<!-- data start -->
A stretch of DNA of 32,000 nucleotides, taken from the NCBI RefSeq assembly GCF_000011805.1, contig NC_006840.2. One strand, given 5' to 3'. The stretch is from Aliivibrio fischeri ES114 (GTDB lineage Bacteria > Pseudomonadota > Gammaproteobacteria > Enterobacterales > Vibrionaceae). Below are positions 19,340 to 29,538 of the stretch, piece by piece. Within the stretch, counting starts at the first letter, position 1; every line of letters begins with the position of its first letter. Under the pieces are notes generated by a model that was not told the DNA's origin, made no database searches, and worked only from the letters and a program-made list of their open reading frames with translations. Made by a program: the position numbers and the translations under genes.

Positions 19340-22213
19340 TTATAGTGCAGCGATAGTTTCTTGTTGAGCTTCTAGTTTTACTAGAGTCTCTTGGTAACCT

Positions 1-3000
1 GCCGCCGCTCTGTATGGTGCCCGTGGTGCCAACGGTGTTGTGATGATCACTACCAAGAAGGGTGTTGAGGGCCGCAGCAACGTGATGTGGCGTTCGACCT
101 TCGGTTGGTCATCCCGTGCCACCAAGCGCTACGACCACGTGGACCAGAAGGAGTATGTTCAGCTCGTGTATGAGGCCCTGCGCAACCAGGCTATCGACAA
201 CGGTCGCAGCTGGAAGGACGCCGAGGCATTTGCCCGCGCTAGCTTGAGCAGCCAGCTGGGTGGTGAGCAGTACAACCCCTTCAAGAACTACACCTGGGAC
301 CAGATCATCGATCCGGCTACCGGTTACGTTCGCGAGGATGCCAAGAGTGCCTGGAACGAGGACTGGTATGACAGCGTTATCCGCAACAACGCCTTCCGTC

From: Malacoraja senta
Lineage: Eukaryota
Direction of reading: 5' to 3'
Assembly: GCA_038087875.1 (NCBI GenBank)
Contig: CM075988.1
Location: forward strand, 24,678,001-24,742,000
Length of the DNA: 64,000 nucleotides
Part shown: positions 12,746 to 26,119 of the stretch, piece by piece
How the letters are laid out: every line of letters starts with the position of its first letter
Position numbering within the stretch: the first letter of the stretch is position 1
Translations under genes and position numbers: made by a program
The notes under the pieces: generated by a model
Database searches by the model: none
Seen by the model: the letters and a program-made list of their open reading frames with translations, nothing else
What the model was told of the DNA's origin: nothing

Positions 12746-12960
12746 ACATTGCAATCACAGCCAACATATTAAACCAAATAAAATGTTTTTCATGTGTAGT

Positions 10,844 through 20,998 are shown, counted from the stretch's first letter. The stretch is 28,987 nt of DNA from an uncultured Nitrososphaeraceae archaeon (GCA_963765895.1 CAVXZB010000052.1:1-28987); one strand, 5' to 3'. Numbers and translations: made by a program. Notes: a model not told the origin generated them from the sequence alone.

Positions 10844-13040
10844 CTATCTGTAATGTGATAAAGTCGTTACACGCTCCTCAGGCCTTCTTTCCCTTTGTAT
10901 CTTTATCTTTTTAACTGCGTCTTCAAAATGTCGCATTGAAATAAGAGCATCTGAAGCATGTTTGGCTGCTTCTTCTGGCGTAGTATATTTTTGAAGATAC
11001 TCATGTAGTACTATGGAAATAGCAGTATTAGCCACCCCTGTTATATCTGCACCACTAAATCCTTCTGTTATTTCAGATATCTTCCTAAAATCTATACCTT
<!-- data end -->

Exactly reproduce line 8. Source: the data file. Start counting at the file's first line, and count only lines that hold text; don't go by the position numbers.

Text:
301 CAGATCATCGATCCGGCTACCGGTTACGTTCGCGAGGATGCCAAGAGTGCCTGGAACGAGGACTGGTATGACAGCGTTATCCGCAACAACGCCTTCCGTC